– Author Neuberger was an American who encountered, and was tremendously impressed by, the RCMP while working on the Alaska Highway with the US Army Engineers in the 1940s.  Speaking of the Alaska Highway – what a monumental feat!  We  had to break away from reading about the Mounties to read about the construction and trace the route of this 1,700 mile highway.

Two Entries from the Coincidences Files –

maphead books

1) We purchased “Olivia Bean – Trivia Queen”, a teen novel by Donna Gephart, because we are always looking for fiction that emphasizes brain power vs. “coming of age” themes.  We purchased “Maphead”, a geography biography by Ken Jennings, to further our knowledge of longitude and latitude.  We were surprised to discover a common bond:  JEOPARDY!  While Olivia dreams of being part of Kids Week on Jeopardy (and even mentions her hero:  Ken Jennings!), “Maphead” author Ken Jennings has the distinction of being the Jeopardy contestant with the longest winning streak! (74 games, total earnings over $3,000,000!)
BTW, we are enjoying both books, but how in the world did we end up reading “Olivia Bean” and “Maphead” at the same time? Serendipity (vocab)! We toasted the coincidence (vocab) by listening to the Jeopardy theme song:

2) What could the great big Northwest Territories (519,000 square miles) in Canada have in common with the teeny city of Idaho Falls, Idaho (22 square miles) (where our family lived from 1995 through 1999)?  Both have the same population (around 41,000 people)! Gee, we thought Idaho Falls was pretty spacious; we really cannot imagine the elbow room (vocab) of 519,000 square miles.  After we considered this coincidence we calculated the percentage of area that Idaho Falls would take up in the Northwest Territories.  Guess?
A. .004%    B. 1%    C. 10%    D. 40% (answer at bottom of post)

bad music

Dial “M” for Music at Le Fictitious Local Diner – Friday nights at the diner are now live music nights!  Four local bands have signed up to perform: Farmer Brown’s “Amazing Fiddle Assembly”, “The Loco Ladies’ Flute and Lute Society”, the junior high’s “Fusion of Confusion”, and the local doctors’ jazz band, “Musical Emergency”.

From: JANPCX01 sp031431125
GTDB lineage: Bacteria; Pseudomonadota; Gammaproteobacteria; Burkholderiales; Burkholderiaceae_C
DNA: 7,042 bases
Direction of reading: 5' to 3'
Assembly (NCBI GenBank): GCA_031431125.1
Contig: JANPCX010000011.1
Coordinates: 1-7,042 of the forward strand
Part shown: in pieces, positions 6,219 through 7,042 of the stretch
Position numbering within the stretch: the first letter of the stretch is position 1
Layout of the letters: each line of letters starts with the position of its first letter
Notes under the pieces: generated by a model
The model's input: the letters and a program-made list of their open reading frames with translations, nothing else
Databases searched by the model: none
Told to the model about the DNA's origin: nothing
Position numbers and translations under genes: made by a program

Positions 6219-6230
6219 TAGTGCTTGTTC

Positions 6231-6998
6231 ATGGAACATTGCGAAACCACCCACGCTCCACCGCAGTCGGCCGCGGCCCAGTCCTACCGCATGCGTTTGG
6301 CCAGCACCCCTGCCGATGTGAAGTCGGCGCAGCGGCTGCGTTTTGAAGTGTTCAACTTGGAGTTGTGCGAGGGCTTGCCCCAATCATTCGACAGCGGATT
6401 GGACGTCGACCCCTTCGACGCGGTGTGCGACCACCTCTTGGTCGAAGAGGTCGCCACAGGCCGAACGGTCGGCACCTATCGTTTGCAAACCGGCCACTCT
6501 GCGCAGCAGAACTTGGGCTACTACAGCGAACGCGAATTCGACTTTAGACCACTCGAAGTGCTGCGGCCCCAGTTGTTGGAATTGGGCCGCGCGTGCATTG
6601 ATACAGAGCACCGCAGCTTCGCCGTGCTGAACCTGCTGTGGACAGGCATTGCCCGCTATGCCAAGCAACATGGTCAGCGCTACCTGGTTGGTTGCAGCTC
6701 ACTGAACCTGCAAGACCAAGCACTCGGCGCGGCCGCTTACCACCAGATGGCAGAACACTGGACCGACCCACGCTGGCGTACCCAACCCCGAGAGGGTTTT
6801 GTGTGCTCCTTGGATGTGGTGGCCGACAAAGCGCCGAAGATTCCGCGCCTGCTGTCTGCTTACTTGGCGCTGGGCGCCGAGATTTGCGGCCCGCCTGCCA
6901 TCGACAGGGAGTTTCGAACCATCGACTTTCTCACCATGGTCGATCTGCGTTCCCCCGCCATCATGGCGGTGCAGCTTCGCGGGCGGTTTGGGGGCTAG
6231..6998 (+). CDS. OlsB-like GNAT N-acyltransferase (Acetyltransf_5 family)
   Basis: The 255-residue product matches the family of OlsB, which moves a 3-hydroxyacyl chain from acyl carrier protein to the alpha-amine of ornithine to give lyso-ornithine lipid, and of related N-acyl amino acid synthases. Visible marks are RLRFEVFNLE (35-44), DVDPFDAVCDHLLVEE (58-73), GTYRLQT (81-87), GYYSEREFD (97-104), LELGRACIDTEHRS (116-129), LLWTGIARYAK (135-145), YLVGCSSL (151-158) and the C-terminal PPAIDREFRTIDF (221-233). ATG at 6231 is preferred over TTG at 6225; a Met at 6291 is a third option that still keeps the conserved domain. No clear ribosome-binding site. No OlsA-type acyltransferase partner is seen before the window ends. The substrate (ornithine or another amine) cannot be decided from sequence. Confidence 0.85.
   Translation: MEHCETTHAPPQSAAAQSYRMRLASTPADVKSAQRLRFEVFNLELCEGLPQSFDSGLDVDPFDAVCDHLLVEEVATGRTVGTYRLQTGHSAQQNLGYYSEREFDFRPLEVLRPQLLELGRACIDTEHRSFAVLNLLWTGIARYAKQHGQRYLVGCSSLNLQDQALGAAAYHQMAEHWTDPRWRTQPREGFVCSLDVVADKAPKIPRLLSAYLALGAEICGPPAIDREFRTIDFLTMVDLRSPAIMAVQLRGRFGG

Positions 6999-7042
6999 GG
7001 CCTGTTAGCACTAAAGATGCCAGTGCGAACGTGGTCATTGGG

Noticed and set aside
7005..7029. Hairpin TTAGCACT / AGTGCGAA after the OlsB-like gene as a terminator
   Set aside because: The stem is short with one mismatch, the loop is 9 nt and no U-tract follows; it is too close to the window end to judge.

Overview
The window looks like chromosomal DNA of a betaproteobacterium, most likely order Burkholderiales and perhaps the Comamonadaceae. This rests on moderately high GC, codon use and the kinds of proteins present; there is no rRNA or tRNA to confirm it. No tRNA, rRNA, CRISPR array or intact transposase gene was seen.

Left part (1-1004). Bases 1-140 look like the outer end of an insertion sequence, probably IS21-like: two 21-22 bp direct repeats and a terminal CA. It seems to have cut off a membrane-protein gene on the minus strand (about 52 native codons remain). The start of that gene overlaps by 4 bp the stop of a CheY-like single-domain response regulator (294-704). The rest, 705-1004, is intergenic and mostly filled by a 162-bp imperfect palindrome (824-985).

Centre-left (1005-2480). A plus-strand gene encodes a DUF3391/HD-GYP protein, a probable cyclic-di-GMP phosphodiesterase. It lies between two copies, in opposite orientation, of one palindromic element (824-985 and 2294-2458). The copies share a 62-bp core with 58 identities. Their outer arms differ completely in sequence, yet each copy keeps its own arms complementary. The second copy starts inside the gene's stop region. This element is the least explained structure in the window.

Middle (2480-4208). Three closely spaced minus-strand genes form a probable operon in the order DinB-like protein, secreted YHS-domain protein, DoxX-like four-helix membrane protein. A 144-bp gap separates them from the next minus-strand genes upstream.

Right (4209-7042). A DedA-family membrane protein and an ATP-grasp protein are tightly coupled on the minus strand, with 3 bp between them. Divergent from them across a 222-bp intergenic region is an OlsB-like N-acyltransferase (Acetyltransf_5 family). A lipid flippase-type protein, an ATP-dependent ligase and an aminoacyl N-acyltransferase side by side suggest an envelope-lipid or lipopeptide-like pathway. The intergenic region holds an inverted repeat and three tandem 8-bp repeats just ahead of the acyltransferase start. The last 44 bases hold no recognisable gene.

– The diner is pleading with other talented musicians to sign up, but if no other groups join in, and these four take turns performing, how many times will each band get to perform over the course of a year?
A. 4 times    B. 12 times    C. 13 times    D. 52 times
– Each band is to receive $50 per night for playing; how much will the diner spend during the course of a year on live music?
A. $50    B. $1,000    C. $1,300    D. $2,600
– If the diner realizes that live music is driving customers away, and they stop the program after six weeks, how much will they have spent for music?
A. $150    B. $300    C. $450    D. $600 (answers at bottom of post)

Dial “M” for Minuet – 

len dancing

Oh my gosh!  Isn’t this Len from “Dancing with the Stars”, in full minuet regalia???

What a happy coincidence that Bach, Beethoven, Mozart, and Paderewski each composed a short melody entitled, “Minuet in G”!   We reviewed the concept of a minuet: a slow, stately dance in waltz rhythm; the rage of 17th and 18th century France.  We hadn’t listened to these for years, and we like them all:

Mozart, “Minuet in G”, mid 1700’s – one of Mozart’s first published works,  written when he was about six years old!  Whoa:

Bach, “Minuet in G”, 1725 – Well, wouldn’t you just know it. Even though we would like to think that Bach composed this piece, scholars give credit to one Christian Petzold.  Christian!!!!  Where ever you are, you done good – this is a piece my son and I have listened to several times – we love it!  Note about the video:  kudos to the very patient conductor who was charged with leading what looks like thousands of sullen teenagers:

Beethoven, “Minuet in G”, 1796 – Originally written for orchestra, the score was lost, but the piano version remains.  This is the piece that was used by Professor Harold Hill (of “The Music Man”) for his “think system”:

Paderewski, “Minuet in G”, 1887 – My, my, Paderewski had his finger in many pies – in addition to being an accomplished musician, he was active in Polish politics, even serving as the second prime minster to the Republic of Poland (his term seems a bit short – he served from January 1919 to November 1919).  We are loving this film clip: Paderewski playing himself, playing his Minuet in G, in the (not classic) movie, “Moonlight Sonata” (1937):